Abstract 18255: MicroRNA Analysis in Experimental Models of Vein Graft Neointima Formation Indentifies a Critical Role For Mir-21 in Neointima Formation
Background: Coronary artery bypass grafting (CABG) is an established treatment to relieve the symptoms of ischemic heart disease. However premature graft failure, in saphenous veins is a major limitation. One of the principal etiological factors responsible for vein graft failure is activation and phenotypic modulation of smooth muscle cells (SMC), resulting in accelerated rates of proliferation and migration. MicroRNAs (miRNAs) are short, single stranded, non-coding RNAs that play important roles in modulating cell phenotypes through regulation of gene expression.
Methods and results: In order to assess the expression levels of miR-21 in the progression of vein graft neointimal formation we quantified miR-21 levels in three well-established models of vein graft disease. These were the in vivo porcine model of interposition graft, the isogenic mouse model, as well as the ex vivo human sapehnous vein model of neointimal formation. MiR-21 levels were up-regulated approximately 7-fold in both the porcine and murine models at 7 and 28 days following grafting (n=6). In surgically prepared HSV which were subjected to culture ex vivo we found that miR-21 levels were elevated approximately 3-fold following 7 and 14 days of culture (n=6). In situ localization in the HSV demonstrated that miR-21 was expressed most intensely in the neointimal layer of HSV which also stained positive for SMC actin. Co-localization studies in murine vein grafts revealed that miR-21 was localised to areas of the graft that stained positive for proliferating cell nuclear antigen with substantial co-staining with SMC actin. We assessed the potential functional role of miR-21 in vein graft failure using miR-21 knockout mice. Analysis of neointimal lesion size in miR-21 knockout mice revealed an 81% reduction in neointimal area compared to wild type controls (p< 0.0001, n=7-10/group).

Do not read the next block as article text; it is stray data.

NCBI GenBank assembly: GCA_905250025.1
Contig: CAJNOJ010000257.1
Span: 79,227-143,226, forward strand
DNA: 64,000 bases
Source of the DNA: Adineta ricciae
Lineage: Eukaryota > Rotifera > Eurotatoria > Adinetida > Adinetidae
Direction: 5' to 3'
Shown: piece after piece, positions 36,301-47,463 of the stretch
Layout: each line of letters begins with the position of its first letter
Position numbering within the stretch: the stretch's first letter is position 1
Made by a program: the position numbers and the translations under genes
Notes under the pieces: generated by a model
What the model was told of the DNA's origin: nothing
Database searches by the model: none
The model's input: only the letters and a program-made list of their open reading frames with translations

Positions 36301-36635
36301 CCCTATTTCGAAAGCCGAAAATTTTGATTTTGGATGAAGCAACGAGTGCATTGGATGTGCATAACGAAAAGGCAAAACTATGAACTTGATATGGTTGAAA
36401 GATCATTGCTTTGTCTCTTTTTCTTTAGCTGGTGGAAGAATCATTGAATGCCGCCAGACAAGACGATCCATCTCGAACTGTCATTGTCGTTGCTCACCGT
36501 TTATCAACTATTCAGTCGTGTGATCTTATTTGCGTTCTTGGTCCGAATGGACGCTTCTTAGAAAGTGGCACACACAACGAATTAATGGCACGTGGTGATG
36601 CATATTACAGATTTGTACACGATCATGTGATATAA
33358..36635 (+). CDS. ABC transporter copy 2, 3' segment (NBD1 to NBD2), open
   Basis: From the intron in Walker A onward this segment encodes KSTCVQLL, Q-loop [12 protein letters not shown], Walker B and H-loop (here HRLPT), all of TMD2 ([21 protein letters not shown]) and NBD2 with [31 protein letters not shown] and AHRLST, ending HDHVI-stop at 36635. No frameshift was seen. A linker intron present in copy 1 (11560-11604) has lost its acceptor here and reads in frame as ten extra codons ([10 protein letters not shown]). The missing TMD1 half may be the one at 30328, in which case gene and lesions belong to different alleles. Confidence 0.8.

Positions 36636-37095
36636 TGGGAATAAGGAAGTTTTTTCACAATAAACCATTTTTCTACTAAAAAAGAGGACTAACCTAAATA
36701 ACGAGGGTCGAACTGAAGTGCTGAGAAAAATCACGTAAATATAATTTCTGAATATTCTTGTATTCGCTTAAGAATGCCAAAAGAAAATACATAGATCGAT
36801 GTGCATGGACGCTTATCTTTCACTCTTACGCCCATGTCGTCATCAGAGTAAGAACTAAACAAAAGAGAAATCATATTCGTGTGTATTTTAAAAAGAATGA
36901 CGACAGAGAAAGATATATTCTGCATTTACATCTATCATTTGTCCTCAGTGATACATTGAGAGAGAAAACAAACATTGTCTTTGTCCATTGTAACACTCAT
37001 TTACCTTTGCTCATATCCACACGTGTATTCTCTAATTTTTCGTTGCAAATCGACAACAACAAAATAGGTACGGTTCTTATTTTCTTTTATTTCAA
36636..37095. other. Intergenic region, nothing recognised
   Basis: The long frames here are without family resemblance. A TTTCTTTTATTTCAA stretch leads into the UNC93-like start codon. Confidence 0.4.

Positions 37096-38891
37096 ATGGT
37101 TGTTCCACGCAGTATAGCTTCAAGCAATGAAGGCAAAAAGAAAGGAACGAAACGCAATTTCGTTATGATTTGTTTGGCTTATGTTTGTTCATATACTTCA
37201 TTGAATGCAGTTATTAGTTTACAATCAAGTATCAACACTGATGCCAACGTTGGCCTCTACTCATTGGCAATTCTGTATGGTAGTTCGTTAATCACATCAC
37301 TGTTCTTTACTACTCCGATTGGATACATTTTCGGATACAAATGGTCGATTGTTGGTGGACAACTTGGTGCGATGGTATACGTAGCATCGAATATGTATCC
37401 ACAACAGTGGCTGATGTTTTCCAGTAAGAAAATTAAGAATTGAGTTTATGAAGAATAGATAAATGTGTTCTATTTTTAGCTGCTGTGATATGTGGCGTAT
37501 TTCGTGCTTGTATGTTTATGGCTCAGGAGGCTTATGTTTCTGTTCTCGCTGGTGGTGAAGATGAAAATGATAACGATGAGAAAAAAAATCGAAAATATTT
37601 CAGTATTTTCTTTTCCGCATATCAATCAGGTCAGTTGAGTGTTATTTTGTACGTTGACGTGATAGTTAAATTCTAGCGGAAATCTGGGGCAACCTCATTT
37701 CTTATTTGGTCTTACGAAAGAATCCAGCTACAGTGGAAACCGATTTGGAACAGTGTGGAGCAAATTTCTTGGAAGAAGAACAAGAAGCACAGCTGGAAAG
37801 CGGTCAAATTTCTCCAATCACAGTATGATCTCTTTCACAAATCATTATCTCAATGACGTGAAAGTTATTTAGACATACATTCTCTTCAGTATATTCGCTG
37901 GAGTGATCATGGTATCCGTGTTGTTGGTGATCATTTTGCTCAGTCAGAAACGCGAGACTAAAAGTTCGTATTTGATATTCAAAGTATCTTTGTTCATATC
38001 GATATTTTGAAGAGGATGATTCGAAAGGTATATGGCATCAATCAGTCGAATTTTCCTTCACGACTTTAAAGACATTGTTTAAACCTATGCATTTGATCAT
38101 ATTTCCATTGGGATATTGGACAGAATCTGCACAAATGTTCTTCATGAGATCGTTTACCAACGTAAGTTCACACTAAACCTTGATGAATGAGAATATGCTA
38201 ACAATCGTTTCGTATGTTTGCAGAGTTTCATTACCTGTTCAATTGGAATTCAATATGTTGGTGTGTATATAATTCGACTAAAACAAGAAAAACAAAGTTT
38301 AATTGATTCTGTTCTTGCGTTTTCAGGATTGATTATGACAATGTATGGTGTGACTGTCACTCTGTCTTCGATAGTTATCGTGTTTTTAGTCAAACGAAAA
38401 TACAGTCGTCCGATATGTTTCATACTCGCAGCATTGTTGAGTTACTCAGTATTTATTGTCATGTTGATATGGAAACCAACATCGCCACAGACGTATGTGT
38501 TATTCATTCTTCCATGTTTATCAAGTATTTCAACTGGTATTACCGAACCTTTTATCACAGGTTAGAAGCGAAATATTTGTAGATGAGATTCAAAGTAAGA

Conclusion: These findings demonstrate that miR-21 is up-regulated in multiple models of vein graft disease and that genetic abolition of miR-21 levels can attenuate neointimal formation in response to grafting. Therein, modulation of miR-21 expression represents a novel therapeutic opportunity in the setting of vein graft neoinitma formation.
- © 2012 by American Heart Association, Inc.